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Ozidi, Driven by His Grandmother, Fate

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Ozidi is a mythic hero.

Ozidi is confronted by impossible tasks. He completes the tasks because of his own extraordinary abilities and his courage, but also because the gods are with him, including the almighty god, Tamara. He is guided by his grandmother, Oreame, a supernatural being who is his fate. The epic tells of the posthumous birth of the general's son, the extraordinary manner of his growing up under the magic wings of his grandmother, Oreame, and of the numerous battles the hero engages in with all manner of men and monsters to regain for his family its lost glory. In this process, as J.P. Clark notes, he oversteps the natural bounds set to his quest, and it is not until he has received a divine visit from the Smallpox King that he emerges purged and is received back into the society of men. Ozidi is a supreme warrior who has to perform a number of seemingly impossible feats to reach a destined end. Together, they spell out a mission arising out of a personal sense of wrong, the settlement of which determines the future course of public affairs in a powerful state. There is a period of tremendous preparation and initiation to pain, terror, and despair in their most naked forms. But it is not simple human power and courage that takes Ozidi triumphantly through his trials. Each of his opponents possesses these attributes, a good number of them to a greater degree. Ozidi overcomes them all because the gods are with him, including Tamara the almighty, and they are with him because of his filial piety, a devotion to duty. He is an instrument of justice, and wielding him all the time is his grandmother, Oreame, of the supernatural powers, who is fate as well as conscience driving him on. When Ozidi later forgets his true role and overreaches himself in a series of excesses, he is visited with divine punishment, and this time not even the supreme being his grandmother can save him. It is here that, by one quick turn of irony, humanity comes back into its own in the emergence of Ozidi's mother, Orea. She brings innocence and simplicity to the rescue of her heroic son so that, when he recovers purified, there is a general sense of relief and rejoicing that natural order has at last been restored.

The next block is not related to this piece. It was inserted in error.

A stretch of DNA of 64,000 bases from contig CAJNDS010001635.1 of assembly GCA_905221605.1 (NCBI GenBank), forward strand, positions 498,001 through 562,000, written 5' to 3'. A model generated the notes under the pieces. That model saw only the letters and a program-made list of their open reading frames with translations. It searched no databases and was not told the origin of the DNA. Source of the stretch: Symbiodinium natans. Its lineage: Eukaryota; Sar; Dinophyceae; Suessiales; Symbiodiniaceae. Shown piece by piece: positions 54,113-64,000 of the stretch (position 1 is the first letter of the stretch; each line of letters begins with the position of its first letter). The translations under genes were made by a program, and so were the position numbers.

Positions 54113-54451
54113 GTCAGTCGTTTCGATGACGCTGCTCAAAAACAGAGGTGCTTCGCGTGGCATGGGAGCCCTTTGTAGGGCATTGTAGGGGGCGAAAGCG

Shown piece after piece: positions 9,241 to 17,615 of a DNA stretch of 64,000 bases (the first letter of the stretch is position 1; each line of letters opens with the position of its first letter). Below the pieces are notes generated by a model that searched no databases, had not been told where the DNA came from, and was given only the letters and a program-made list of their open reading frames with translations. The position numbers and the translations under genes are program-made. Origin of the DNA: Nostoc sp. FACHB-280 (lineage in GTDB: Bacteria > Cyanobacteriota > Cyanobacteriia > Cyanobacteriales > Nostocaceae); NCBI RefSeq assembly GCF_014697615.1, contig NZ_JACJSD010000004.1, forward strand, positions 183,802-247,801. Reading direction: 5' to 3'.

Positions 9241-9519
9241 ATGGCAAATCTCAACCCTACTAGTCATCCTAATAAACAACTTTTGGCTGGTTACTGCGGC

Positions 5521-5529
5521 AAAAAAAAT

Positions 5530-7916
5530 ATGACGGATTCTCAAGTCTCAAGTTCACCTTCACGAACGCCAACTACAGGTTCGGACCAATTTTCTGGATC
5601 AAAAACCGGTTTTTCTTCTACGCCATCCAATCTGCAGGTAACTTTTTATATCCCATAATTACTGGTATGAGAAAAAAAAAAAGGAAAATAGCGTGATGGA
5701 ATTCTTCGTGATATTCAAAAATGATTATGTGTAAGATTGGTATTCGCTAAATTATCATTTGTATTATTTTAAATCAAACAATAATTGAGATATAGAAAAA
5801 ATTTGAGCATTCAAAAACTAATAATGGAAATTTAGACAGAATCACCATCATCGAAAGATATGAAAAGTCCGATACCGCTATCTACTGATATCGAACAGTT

Subjects: Religion

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